From Bark to Bite: FBI Upgrades Animal Cruelty to Top-Tier Felony
Call it puppy love! Last week, the FBI announced that it will reclassify animal cruelty as a Group A felony, on par with arson, assault, and homicide. This compares to its previous classification as an “other offense” along with a variety of “lesser crimes”. Furthermore, the FBI will now start tracking all forms of animal cruelty (including neglect, abuse, and torture) and publishing the findings in the Uniform Crime Report.
Such changes “will play a vital role in bettering the lives of all animals”. According to Madeline Bernstein, President of the Society for the Prevention of Cruelty to Animals (SPCA) Los Angeles, the new classification will bring animal cruelty to the forefront of criminal investigations. It will “help get better sentences, sway juries, and make for better plea bargains” by accused animal abusers. It is also likely to create positive spinoff effects by “giv[ing] animal cruelty laws in all 50 states more clout”.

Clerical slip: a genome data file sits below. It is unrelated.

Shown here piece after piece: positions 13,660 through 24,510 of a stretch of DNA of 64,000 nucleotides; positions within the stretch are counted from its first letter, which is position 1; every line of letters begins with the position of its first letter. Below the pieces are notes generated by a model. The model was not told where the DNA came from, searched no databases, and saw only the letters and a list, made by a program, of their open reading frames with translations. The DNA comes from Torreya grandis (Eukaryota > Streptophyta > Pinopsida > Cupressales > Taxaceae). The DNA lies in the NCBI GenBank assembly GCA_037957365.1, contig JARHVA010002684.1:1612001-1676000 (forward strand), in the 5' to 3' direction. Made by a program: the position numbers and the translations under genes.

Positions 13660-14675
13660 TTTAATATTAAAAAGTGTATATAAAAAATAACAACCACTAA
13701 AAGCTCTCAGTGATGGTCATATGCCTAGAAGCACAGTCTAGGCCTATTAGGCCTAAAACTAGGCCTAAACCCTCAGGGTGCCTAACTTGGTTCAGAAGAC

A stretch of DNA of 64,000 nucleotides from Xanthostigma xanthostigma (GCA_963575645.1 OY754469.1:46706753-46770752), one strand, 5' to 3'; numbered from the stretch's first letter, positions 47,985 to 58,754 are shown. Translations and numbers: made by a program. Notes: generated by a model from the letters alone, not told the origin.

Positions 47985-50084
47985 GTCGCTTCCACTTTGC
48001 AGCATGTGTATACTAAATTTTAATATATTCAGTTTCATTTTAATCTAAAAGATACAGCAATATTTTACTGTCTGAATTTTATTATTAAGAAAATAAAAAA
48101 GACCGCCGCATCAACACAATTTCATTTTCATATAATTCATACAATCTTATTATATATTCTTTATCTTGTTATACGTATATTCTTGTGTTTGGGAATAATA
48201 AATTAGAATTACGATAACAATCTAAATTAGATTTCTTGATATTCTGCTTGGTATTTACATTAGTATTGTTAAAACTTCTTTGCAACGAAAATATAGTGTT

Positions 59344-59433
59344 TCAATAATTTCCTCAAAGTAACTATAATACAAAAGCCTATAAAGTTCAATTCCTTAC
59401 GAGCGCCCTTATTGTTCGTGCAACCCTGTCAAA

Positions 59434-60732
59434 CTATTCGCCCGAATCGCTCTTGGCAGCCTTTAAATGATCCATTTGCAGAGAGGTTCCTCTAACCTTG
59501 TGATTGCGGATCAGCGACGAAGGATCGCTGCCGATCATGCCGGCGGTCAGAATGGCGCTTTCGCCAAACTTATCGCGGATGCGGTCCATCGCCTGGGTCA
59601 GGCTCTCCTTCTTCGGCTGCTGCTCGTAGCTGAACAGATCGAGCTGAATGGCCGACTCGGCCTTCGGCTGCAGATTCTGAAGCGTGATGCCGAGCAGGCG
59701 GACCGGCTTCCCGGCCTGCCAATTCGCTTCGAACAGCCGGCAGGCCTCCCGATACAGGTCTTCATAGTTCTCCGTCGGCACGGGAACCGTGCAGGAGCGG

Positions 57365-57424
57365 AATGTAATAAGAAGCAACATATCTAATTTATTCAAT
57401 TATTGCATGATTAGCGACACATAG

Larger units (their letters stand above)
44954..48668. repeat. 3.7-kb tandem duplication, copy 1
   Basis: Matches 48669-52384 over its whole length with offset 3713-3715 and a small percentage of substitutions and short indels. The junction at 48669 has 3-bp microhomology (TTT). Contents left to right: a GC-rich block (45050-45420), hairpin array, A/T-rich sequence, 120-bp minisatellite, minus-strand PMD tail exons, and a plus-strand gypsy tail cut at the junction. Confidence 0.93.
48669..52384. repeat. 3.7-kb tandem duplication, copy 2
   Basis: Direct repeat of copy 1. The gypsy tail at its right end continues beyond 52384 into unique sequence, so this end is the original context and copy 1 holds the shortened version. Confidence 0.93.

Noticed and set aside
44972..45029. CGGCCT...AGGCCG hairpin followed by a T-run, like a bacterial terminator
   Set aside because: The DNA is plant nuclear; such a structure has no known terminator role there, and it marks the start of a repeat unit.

Additionally, the Humane Society of the United States believes that the new tracking system will allow “law enforcement agencies and other organizations to better understand the volume and nature of these crimes”. This, in turn, will allow for a “better allocation” of resources for prevention and enforcement. For example, police and counselors will be able to work with children who show “early signs of trouble” to prevent further animal abuse.
But these pet-friendly benefits were not the only motives behind the policy changes. A recent study by the Chicago Police Department showed a “startling propensity” for animal abusers to also commit violent crimes against humans. In fact, separate studies revealed that 71-83% of women in domestic violence shelters had partners who abused or killed a pet. Moreover, approximately half of 36 interviewed mass murderers tortured animals in their adolescence. Thus, identifying and counselling animal abusers early may actually spare human victims.
As with any policy changes, however, implementation will take time.The new Group A felony classification will take effect in 2015. The FBI will also spend next year revising manuals, guidelines, and the National Incident Based Reporting System to facilitate animal cruelty tracking. It will start collecting data in January 2016 and releasing annual findings thereafter.
To learn more about animal cruelty, and how you can help, please contact the Humane Society of the United States, the Animal Legal Defense Fund, the American Society for the Prevention of Cruelty to Animals, or the Progressive Animal Welfare Society.
Flickr photo credit: Katherine